Freaky Cartoon Frogs - Flip and Flopper Comics by Don Arr - Don R. Christensen

This is some of the trippiest old-time funny animal comic book art that I have ever seen! Here's the splash panel to Flip and Flopper by Don Arr from Coo Coo comics #27.

Flip and Flopper cartoon frog comic book scan drawn by Don Arr

The whole six-page Flip and Flopper comic book scan is on display HERE (Make sure you click on the thumbnails when you get there because each image is linked to a nice BIG high-resolution comic scan).
Cartoon Frog getting stomped on by heavy shoes

The entire story is filled with some of the wackiest and most amazingly cartoony art I've seen in a long time. Definitely NOT your standard generic funny-animal comics. I wonder if some of R. Crumb's 1960's psychedelic comic-book fever dreams were inspired by this loopy tale!

Cartoon Frog thinks he's a genius
The cartoonist is Don Arr (a pseudonym for Don R. Christensen, 1916-2006) who was an animator, writer and cartoonist whose career stretches back to pre-WWII Disney Studios.
silhouettes of cartoon frogs walking dow the sidewalk in a cartoon cityscape
He was later a storyboard artist for the Robert Clampett unit at Warner Brothers Animation, and then a comic book writer and artist for various comic book companies, including Western Publishing's Dell Comics and Gold Key Comics. He continued to work on TV animation projects up through the late 1980's. A real lifer!

Cartoon Frog on his knees in Flip and Flopper Comics by Don R. Christensen aka Don Arr
There are lots more vintage funny-animal comic book scans from the 40's and 50's from Nedor and Standard Publishing over at the Nedor-a-Day Comic Book Blog.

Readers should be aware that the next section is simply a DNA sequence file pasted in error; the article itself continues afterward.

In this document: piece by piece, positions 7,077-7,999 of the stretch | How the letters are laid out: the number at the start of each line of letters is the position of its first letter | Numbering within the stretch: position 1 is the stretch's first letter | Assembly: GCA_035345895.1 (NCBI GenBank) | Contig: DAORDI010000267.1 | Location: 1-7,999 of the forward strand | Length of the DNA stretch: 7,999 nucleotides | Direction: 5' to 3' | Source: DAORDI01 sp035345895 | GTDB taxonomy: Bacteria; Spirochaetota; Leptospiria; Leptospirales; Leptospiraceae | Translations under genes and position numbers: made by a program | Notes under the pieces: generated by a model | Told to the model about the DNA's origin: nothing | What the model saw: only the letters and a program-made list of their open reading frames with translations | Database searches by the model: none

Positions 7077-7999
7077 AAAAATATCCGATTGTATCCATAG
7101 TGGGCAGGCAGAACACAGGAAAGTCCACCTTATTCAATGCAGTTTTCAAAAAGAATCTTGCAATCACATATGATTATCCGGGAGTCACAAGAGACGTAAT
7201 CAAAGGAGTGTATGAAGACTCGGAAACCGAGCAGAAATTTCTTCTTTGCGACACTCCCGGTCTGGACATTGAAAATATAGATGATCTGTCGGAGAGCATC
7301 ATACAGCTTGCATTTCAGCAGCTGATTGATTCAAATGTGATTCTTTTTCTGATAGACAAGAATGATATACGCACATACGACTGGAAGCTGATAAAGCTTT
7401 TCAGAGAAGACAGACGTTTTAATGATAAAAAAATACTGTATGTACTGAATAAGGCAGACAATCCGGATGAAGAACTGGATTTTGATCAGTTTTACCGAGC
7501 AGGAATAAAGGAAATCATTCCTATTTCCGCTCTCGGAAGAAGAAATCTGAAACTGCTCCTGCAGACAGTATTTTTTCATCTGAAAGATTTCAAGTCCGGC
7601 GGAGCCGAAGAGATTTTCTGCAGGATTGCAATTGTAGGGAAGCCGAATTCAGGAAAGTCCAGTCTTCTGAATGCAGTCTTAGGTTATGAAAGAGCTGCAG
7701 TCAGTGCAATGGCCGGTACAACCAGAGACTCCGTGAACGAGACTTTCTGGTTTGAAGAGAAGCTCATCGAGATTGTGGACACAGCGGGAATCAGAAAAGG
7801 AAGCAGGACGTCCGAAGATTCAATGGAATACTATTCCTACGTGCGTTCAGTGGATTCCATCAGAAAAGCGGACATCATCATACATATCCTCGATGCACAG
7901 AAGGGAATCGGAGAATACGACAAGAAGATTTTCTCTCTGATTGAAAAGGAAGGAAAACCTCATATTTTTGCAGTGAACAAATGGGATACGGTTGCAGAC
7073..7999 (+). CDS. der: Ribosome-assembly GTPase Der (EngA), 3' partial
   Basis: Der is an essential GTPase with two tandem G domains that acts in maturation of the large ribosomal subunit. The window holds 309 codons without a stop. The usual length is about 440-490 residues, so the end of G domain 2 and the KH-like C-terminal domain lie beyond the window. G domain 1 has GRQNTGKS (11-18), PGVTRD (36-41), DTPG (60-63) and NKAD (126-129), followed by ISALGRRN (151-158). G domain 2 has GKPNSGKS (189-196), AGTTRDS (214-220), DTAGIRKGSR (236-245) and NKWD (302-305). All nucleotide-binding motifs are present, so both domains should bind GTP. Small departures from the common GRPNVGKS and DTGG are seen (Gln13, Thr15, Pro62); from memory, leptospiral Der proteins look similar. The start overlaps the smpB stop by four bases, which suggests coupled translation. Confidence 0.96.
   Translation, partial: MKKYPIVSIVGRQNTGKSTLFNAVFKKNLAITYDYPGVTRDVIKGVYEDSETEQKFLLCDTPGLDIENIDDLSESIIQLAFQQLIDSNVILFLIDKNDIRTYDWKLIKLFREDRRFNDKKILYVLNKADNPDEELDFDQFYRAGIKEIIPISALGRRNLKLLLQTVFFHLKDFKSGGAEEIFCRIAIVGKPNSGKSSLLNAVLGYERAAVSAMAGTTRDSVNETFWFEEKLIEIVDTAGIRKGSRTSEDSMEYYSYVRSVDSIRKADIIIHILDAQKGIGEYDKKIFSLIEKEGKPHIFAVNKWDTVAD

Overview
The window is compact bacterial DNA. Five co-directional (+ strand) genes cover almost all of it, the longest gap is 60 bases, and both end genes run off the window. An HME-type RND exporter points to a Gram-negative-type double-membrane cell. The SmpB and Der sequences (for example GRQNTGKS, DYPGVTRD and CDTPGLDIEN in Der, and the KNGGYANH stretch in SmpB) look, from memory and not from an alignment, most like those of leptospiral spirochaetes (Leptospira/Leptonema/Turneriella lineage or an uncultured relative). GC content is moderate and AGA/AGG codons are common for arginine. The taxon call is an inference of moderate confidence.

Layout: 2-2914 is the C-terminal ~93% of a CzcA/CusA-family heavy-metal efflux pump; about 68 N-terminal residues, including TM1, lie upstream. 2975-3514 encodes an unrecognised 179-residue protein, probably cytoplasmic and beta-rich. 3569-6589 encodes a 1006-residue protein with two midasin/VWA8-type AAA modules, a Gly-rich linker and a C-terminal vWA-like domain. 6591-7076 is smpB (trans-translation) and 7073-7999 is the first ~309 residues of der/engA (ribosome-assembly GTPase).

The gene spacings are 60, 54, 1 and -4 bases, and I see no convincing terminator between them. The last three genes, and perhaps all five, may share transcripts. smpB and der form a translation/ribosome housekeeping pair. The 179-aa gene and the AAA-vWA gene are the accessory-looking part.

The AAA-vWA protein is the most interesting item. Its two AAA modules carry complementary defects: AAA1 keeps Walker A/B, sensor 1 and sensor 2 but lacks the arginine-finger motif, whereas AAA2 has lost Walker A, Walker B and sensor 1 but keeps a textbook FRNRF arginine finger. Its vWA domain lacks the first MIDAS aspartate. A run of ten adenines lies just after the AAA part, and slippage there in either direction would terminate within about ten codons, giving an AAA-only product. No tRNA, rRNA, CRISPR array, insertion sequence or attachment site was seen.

Go have fun!

Cartoon Frog in a straw hat bowtie and white gloves


Mike Nassar said...

sweet find sherm! Yeah the art is let pretty loose with some really dynamic and cool compositions.
I was just diggin on the color of this old stuff too, it's great use of color with the simplest flat half-tones.
Page 20 and 21 with the film maker and genius bits has some awesome stuff in it.

keep em comin sherm.

Sherm said...

Hey, Mike...yeah...they really knew how to color comics in those days. I think it made them more creative when they only had like 64 colors to use. Marie Severin's coloring on the old EC comics (especially the Harvey Kurtzman-edited war titles) was beautifully economical. She would color an entire crowd with one solid color as if to say, "this A mob...not twenty different people. This is A company of soldiers...not eighteen different men." It was a story point. Now colorists go crazt just because they can.

My favorite modern colorist: Lee Loughridge. He understands storytelling.

Check out this article by Todd Klein on old-school comic book coloring:

Kent B said...

Hi, Sherm

Don R Christensen, the artist & writer of these stories is not to be confused with Don Christensen, the producer at Filmation. Don "Arr" used to regularly attend the San Diego Comic Con and "CAPS" in the '80's and he was retired by then. He was a reall friendly guy and loved to talk with young "kids" in the cartoon business.